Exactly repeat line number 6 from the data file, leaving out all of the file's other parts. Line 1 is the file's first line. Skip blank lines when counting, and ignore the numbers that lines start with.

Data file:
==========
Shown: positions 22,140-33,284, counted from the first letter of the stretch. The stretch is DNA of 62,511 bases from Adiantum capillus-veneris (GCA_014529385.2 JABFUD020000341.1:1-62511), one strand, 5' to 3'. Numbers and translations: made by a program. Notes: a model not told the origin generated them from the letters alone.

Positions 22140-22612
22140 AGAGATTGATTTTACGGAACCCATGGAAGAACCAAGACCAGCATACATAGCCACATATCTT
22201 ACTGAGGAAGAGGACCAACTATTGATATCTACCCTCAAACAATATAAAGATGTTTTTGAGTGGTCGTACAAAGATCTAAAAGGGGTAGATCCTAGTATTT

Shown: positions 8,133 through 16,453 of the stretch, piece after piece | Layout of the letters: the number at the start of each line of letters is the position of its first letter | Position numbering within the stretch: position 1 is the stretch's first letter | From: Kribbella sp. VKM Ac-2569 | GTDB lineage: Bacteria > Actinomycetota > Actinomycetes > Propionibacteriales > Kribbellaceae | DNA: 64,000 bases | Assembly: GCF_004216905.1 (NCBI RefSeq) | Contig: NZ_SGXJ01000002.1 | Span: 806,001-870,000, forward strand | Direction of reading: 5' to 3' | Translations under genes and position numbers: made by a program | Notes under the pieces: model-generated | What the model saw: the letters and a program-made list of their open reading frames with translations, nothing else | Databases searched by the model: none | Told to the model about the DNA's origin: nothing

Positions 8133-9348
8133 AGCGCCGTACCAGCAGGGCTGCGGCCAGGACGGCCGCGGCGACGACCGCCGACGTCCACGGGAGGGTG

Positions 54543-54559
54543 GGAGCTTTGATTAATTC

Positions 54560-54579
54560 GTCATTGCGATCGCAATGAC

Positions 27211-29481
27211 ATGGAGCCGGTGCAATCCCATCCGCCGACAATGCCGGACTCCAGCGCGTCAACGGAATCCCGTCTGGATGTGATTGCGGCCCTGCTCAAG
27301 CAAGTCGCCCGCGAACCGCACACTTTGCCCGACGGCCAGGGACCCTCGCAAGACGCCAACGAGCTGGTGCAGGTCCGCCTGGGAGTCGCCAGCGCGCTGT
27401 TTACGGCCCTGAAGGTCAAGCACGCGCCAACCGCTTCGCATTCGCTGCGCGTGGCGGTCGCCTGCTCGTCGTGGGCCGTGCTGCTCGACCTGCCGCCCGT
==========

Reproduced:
Positions 8133-9348